Faster than thought....

2 December 2016

Skinder Hundal speaks at the Korea-UK Arts and Culture Conference on 1 Dec 2016, about the role digital technologies have played at New Art Exchange – helping to reinvent arts and cultural production processes, awakening hidden concepts and reawakening meanings, helping to provide deeper and wider engagement of audiences, challenging art disciplines.

Here he focusses on a pioneering action research project Culture Cloud amongst other examples where technology platforms have, through viral multiplication, raised the ambition, appetite - giving birth to new opportunities, contexts, aesthetics and ways of being.

 

INTRODUCTION – the digital conundrum....

My Father once asked me what is faster than light? The answer was 'Thought'.
Today when I ask a new generation of young people, what is faster than thought? They say 'Light'...

Their light (and possibly our light) is of course the light emitting pollution from Apple smart phones or Samsung tablets as they click through to a multitude of worlds experiencing what they want – whenever they want... at unacceptable speeds of distraction.

Of course scientifically, 'thought' remains the Usain Bolt of speed defying lightning strikes of spectrum rays born from our galactic star that gives us life....

In reality we are in an age of 'fast food information' and our behaviours, mind-sets and thought patterns are shifting dramatically – a fictional example of this is the future portrayed in the Netflix series - Black Mirror by Charlie Brooker. As distressing and entertaining this series is, I feel we are actually not far off from such fiction as the pressure to fast track solutions and opportunities spirals.

Digital technology is becoming so embedded in the physical sense, the word 'digital' as a specific strand or genre itself is becoming obsolete due to the multitude of portals or applications that consume and subsume our time... digital technology has become our oxygen - as vital as the air we breathe it seems.

We can reject it of course, but the majority don't... we can't and probably we shouldn't if we need to survive, exist and grow our respective art ecologies.

As we embrace technology, the digital realm, - it should and needs to be on our terms - not mould us into the machines or for it to control our fastest and deeper asset – 'thought' and 'consciousness' ... or we will be simply become sociopathic, motherboards programmed by software solutions into conditioned versions of humanoid version 2.0 or even 3.0.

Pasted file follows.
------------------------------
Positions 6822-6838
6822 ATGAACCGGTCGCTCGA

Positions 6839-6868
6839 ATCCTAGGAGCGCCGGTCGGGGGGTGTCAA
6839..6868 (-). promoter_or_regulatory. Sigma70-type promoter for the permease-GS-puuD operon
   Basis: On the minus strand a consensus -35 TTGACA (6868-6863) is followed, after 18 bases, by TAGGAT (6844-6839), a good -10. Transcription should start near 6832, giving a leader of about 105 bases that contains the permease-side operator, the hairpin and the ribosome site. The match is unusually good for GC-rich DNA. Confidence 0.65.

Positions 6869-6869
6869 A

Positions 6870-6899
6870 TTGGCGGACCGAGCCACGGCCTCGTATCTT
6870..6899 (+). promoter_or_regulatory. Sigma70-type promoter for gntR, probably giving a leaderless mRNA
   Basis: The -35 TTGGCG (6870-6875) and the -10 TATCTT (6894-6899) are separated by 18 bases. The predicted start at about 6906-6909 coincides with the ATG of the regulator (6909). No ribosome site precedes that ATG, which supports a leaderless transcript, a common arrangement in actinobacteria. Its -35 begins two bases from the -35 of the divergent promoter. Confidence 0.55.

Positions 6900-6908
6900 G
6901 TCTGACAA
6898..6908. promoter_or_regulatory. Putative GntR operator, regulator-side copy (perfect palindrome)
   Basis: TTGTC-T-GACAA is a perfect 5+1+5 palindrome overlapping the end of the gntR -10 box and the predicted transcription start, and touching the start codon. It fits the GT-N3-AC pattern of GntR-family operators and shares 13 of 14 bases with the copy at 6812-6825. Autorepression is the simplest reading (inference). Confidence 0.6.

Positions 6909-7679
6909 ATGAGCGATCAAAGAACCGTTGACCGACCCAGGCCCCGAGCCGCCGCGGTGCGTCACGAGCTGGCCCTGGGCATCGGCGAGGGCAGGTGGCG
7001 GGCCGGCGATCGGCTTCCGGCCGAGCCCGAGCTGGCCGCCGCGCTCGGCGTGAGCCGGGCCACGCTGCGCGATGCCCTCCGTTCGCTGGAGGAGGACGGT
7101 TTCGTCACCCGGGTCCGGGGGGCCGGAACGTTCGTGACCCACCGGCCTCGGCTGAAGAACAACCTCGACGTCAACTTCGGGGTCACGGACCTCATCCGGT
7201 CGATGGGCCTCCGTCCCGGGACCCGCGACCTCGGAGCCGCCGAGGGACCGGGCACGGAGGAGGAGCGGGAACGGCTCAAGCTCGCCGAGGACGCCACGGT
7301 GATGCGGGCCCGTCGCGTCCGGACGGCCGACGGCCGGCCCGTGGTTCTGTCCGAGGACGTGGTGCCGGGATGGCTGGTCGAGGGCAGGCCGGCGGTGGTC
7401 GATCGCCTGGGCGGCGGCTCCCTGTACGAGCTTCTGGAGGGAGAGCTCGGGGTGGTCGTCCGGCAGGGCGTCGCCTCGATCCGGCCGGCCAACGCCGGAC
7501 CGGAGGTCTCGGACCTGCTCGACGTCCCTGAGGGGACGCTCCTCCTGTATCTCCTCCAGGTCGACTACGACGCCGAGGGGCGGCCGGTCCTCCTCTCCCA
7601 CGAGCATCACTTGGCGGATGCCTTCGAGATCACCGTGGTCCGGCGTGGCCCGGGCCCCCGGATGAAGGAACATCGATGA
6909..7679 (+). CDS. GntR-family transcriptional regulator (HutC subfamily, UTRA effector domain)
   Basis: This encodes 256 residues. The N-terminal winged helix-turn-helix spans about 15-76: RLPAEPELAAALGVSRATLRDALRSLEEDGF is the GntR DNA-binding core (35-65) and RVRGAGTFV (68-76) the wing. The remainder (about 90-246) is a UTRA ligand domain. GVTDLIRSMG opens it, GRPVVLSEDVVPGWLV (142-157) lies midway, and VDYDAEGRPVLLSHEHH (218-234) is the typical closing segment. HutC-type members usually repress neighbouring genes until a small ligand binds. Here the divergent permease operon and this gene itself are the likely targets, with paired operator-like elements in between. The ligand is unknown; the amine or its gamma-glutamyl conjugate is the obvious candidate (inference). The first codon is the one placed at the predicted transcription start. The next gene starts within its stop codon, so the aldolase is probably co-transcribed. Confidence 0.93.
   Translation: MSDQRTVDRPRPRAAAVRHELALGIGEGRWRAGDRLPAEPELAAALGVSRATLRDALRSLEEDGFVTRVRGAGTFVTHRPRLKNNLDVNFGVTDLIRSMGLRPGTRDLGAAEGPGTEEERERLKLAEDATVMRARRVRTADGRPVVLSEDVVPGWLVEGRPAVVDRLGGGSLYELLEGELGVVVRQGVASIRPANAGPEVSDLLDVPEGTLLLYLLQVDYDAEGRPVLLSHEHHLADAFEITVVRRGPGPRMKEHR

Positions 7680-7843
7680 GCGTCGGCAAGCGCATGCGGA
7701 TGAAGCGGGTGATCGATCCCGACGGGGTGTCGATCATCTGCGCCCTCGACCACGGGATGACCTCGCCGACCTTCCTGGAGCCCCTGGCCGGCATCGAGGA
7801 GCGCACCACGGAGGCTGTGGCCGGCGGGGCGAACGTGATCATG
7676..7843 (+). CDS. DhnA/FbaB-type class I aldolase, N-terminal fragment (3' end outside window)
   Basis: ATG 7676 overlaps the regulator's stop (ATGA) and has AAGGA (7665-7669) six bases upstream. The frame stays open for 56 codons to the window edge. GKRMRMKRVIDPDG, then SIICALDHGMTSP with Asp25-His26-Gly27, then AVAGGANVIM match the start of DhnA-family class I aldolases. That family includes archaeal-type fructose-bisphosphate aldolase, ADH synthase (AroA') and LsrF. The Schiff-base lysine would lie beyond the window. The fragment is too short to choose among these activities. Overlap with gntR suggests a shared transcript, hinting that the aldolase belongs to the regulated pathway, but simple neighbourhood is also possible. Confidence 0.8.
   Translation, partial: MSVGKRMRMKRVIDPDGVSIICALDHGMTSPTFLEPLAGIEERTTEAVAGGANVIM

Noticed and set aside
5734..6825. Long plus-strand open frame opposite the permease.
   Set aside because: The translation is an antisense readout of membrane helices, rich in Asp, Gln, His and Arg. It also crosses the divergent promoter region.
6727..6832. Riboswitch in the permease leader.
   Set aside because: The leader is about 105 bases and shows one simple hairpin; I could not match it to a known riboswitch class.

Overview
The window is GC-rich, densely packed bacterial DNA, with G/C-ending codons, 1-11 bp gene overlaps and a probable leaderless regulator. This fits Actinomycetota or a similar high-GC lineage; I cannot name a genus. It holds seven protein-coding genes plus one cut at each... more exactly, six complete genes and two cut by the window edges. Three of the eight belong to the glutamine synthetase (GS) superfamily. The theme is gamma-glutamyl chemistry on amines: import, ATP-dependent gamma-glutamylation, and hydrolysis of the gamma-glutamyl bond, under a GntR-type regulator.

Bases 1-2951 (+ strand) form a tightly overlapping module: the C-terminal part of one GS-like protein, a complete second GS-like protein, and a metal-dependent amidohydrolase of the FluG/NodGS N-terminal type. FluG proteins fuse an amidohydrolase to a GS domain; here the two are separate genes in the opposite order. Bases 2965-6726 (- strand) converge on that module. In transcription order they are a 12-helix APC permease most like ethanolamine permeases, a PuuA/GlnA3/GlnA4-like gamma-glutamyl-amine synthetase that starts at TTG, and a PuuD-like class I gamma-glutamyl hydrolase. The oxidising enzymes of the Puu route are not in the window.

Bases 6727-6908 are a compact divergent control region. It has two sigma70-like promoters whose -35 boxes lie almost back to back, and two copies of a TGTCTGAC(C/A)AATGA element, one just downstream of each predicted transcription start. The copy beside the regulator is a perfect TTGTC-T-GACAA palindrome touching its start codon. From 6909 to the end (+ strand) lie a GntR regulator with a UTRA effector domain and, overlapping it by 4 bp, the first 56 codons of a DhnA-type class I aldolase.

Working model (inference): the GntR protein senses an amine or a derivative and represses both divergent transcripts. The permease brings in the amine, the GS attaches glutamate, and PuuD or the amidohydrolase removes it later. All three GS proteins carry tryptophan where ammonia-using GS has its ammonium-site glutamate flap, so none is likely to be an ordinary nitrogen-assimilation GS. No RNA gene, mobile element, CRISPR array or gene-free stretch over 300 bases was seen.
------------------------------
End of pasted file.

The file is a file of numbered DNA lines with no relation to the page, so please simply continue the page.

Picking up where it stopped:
In the end we are humans we have feelings - consciousness - memory – desires to improve the here and now, perhaps an over obsession with the future and then a nostalgia or depression about the past...

In an age that leans to trans-humanism perhaps, growing artificial intelligence, robots and an obsession to portray and constantly share our lives through social media we are redefining how we consume life... consume art and our cultural episodes - and more interestingly how we behave and think...

Society is in an age of apparently limitless information operating within a modern psychology of clicks, likes and rejects... We artificially refine and define our self and our understanding of the other through an uninterrupted burst of short cut manoeuvres carried out in social media and gadget driven addictions...

Increasingly we gravitate towards our niche desires, our choices are extensive yet limiting portals, we are 'alone together' as we design our knowledge and information consumption - seek our bespoke news, our entertainment, accepting and rejecting friends... as we click furiously in this frenzied addiction, trivialising the presence and meaning of our time as our numbed fingers swipe away on our intergalactic screen portals offering much breadth yet limited depth.

The paradigm of thought and consciousness has been distorted into an on-demand culture fulfilling wants, needs and fantasies... be that online shopping, love or lust.

How do we as art organisations, artists, curators and policy makers respond to these shifting behaviours and values in a world where 'light' supersedes 'thought'....

Are we as arts organisations become blind in this virtual world of infinite light portals that compete and reshape our neurological capacities? – how do we reinvent to create a new multi-three-dimensional vision that stays relevant in this forever changing and complex age of man, robot and the virtual vortex?

Are we at a tipping point for an apocalyptic dreamed reality? At the cost of living our actual lives within the bounds of time and physical space, missing real connections and sacrificing development of our human impulses and realities in favour of the fabricated ?

So we live in a fast paced, short cut world of uncertainty with superficial and shifting loyalties
... tbc....

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Acknowledgements

We would like to acknowledge the financial support new art exchange has received from our funders and partners.

Supported by

Logos for; Arts Council England, Nottingham City Council

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Logos for; Nottingham City Council, East Midlands Development Agency, Neighbourhood Development Company, European Regional Development Fund, Greater Nottingham Partnership, Arts Council England